Each birthday celebrates a date of birth and, at each birthday, relatives relive where they were and what they were doing that day. This week 99 years ago, hundreds of representatives of Britain’s co-operative movement gathered at Methodist Central Hall in central London, for an emergency conference.
Some 73 years earlier, a group of tradesmen had come together to establish the world’s first successful consumer co-operative in Rochdale, Lancashire. By 1917, the co-operative movement consisted of thousands of local co-operative societies, collectively owned and democratically run by millions of ordinary working people across Britain.
Together, they owned factories producing everything from biscuits to boots, a tea plantation, and their own bank and insurance society. The Co-operative Women’s Guild was founded in 1883, and by 1910 it had 32,000 members, who successfully lobbied for maternity benefits in the 1911 National Insurance Act. Co-operative clubs and education societies dotted the country, many the backbone of social and civic life of the communities which owned them.
But in 1917, their representatives came to London, because, against the backdrop of the First World War, the gains these working people had collectively secured were under threat. Amid food and fuel shortages, rationing and conscription, co-operative societies had spoken out against profiteering and the hoarding of goods, as well as voluntarily making up the wage shortfall of employees sent to the Front.
These positions made them powerful enemies in private business. And before long, their opponents were using their influence over government to paralyse a movement which was doing so much to stand up for ordinary consumers. Supplies of food and goods were diverted away from co-operative stores, with their staff called up en masse, even as clerks in private stores were declared vital to the war effort and protected from having to serve. They were even subjected to a punitive tax on profits even though, as co-operatives, they didn’t make profits, instead re-investing any surplus or distributing it among members.
The co-operative movement’s response to this unprecedented attack was to establish a political party – the Co-operative Party – of which I am chair, and which this week celebrates its 99th birthday.
The decision of those delegates in 1917 to establish a political party in response to their challenges tells us a lot, both about the nature of the co-operative movement and the role and relevance of the Co-operative Party today.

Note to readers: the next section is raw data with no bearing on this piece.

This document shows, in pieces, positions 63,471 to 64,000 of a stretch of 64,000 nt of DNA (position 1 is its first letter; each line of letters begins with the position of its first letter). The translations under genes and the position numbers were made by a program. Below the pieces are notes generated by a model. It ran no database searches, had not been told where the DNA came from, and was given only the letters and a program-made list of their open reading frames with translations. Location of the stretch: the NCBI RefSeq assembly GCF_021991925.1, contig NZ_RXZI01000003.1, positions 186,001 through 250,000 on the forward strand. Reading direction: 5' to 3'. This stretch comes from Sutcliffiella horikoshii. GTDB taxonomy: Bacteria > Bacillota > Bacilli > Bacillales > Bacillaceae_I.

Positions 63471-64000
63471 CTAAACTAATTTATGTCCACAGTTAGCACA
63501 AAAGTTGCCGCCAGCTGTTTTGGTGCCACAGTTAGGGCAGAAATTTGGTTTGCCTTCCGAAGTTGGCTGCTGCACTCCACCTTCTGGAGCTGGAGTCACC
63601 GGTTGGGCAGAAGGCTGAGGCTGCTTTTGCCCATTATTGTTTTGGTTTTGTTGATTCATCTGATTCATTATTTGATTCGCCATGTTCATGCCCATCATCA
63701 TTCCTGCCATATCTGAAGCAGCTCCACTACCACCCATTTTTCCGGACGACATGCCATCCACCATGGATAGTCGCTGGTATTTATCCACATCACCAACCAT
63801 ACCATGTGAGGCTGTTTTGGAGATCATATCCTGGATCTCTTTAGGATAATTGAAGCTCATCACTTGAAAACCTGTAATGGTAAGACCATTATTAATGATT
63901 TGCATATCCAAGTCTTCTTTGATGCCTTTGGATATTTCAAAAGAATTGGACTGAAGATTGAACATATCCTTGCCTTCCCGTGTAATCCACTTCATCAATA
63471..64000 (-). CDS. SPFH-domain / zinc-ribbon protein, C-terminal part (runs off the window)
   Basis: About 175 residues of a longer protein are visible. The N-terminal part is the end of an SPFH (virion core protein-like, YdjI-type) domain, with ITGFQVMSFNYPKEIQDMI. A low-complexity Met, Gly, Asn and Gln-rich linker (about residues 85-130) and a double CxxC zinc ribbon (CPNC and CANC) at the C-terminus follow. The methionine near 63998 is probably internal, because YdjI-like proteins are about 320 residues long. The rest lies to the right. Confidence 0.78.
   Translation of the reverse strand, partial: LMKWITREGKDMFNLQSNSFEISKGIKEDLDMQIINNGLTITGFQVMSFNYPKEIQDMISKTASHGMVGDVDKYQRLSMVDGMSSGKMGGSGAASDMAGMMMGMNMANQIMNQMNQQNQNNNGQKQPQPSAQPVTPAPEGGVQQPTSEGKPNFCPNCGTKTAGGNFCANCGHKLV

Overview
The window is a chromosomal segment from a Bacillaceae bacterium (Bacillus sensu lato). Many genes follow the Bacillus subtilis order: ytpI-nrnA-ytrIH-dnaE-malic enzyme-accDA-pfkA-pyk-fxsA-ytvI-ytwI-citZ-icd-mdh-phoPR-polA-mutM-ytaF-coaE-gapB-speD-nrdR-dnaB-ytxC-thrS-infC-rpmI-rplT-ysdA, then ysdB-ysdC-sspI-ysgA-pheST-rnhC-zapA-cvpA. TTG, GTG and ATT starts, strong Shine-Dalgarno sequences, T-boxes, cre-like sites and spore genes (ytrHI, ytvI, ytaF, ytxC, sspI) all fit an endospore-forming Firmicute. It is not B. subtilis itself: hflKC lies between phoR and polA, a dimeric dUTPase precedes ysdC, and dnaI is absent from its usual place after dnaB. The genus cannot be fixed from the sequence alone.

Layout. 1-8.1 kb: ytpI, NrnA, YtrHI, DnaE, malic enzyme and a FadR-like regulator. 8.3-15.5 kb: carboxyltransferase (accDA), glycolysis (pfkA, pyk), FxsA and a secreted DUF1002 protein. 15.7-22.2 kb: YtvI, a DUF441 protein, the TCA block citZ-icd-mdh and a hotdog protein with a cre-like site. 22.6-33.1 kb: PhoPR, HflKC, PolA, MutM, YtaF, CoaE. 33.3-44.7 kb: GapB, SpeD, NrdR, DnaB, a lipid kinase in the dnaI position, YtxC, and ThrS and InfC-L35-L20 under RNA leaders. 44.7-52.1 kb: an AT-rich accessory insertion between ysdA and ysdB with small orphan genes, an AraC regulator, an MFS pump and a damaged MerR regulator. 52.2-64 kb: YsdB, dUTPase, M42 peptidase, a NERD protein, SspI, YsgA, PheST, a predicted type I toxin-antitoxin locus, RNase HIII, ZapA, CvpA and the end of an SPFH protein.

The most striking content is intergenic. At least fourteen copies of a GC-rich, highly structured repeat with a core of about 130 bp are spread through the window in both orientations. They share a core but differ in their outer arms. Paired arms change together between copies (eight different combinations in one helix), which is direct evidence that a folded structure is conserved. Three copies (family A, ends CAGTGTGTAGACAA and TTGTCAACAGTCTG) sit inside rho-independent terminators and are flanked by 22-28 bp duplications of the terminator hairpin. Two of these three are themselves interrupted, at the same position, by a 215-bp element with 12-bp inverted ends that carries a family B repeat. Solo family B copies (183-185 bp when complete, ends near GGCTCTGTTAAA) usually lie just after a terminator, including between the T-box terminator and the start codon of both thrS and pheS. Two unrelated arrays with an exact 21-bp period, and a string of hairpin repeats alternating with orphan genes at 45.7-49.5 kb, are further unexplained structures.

Not for them behind-the-scenes lobbying or a short-term campaign restricted to remedying only their specific grievances. While the published Record of Conference tells us that alternatives were discussed, the decision to create a political party was based on the belief that the co-operative movement has, at its core, a deeply political vision.
As TW Allen, the chair of the conference put it 99 years ago: “Our methods may have led them to believe we were a subservient, peace-loving people of no political importance — a people content to play at revolutionising society and creating a new social order by shop keeping for each other.”
He went on to argue, however, that this was far from the reality: “Co-operation is a theory of society and, therefore, a legitimate basis for a political party…We have things to safeguard, things to stand for, things to achieve.”
The ambition of those Rochdale Pioneers and the founders of the party in 1917 went far beyond simply the desire to run or defend a successful, ethical business model. For them, co-operative values, based on sharing power and wealth, extended beyond the shopfront, and they believed that with direct political representation, such values could serve as a template for an alternative kind of economy and society.
And 99 years on, we still have “things to safeguard, things to stand for, and things to achieve”.
Another tradition of birthdays is to take stock and to look towards the future. Now, as in 1917, the majority of people know the co-operative movement for the shops, insurance, funeral care and travel agents which are owned and run by the six co-operative societies who continue to subscribe to the Co-operative Party today. These larger retail societies are accompanied by a growing and innovative movement of 7,000 independent co-operatives owned by their staff and consumers.
As the party approaches its centenary year in 2017, our task is to realise the full ambition of those who founded us, taking the values and principles which lay behind our successful family of businesses, and showing greater numbers of people than ever before how those lessons can be applied to Britain’s economy and society as a whole.
From promoting employee ownership, profit sharing, and customer and employee representation on company boards to standing up for community-owned renewable energy schemes. From arguing for tax justice to promoting co-operative education as an alternative to the forced introduction of more academies.
Today, the Co-operative Party works not just to defend the movement as it exists, but to make the case for the approaches and values of our co-operative movement in the wider world – just as our founders intended 99 years ago.
Gareth Thomas is MP for Harrow West and chair of the Co-op Party.